__ Personality changes __ Unusual fatigue 

__ Negative thinking, talking 

__Frequent headaches

__ Shivering 

 __ Mood swings

__ Sleeping too much 

 __ Anger

__ Hypertension

 __ Ulcers

__ Nervous laughter

__ Temper tantrums

__ Numbness 

 __ Sleeplessness

__ Irritability

 __ Excessive eating

__ Frequent illness

 __ Tic or rapid blinking

__ Increased drinking or smoking 

 __ Crying at inappropriate times

__ Stuttering

 __ Anxiety

__ Inability to concentrate

 __ Withdrawal from activities/people you usually enjoy

__ Hyperactivity 

 __ Digestive problems

__ Muscle tension 

 __ Dry mouth

__ Loss of appetite 

 __ Muscle spasms

__ Nervousness 

 __ Heart palpitations

__ Compulsive behavior 

 __ Hair loss (temporary)

__ Teeth grinding 

 __ Atypical poor performance at work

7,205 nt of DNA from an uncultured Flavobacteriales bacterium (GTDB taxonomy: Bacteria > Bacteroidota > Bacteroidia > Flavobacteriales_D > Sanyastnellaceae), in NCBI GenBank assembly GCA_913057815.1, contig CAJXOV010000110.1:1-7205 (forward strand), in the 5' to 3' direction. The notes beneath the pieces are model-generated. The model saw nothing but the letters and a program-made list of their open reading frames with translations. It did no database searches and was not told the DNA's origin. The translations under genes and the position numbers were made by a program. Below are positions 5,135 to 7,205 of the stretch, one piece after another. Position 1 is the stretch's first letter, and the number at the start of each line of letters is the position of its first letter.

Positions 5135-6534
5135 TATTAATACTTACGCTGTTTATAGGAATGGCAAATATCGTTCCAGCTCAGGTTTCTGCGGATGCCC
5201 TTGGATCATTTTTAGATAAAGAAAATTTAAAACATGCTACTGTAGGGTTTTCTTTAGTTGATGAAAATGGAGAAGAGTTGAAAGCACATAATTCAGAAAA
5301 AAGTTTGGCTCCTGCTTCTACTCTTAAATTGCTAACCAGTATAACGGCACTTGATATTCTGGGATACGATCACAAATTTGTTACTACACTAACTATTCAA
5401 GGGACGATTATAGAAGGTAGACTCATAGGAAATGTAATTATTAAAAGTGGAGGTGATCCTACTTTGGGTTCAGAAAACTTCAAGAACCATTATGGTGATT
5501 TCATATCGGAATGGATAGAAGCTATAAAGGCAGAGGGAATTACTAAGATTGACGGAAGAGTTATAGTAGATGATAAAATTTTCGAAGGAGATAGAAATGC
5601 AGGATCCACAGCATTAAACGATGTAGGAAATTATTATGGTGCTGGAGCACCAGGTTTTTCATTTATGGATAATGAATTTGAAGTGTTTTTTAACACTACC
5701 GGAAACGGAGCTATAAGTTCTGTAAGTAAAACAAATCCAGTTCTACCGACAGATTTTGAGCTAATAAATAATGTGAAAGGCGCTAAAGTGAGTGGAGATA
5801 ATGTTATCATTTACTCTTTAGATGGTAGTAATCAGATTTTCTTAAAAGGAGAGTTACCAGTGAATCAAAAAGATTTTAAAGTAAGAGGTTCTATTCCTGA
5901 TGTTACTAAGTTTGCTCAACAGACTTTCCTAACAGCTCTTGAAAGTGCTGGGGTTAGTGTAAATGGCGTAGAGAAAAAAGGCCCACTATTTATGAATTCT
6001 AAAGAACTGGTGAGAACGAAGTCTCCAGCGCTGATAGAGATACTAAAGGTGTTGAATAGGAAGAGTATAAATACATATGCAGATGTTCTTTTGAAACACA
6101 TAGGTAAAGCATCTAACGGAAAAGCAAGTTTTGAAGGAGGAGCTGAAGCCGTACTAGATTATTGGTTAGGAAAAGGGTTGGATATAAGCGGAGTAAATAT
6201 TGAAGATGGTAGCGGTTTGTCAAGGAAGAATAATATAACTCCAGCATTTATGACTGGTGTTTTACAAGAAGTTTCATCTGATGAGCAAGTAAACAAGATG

__ Talking too much

If you have checked or encircled enough items to make you concerned, it’s time to talk to a medical professional. If your reactions, though, seem normal, it may be good to compare your number to the number a trusted colleague has. Find the least-stressed co-worker you know, one in whom you can confide, and ask him or her to do the above assessment. Then do your comparison.


1) Arrange light-hearted activities to lighten the mood

According to a survey by William M. Mercer Inc., only 8% of employers try to lighten the mood at work with fun activities. One thing  you can do to alleviate stress in the workplace is ask your boss to arrange some fun activities. If you are met with resistance, arrange them yourself. They need not cost anything at all, but they should be more than doughnuts at the next meeting. Here’s one example. (If you’d like 50 other ways, contact the author for 50 additional ideas at no cost.)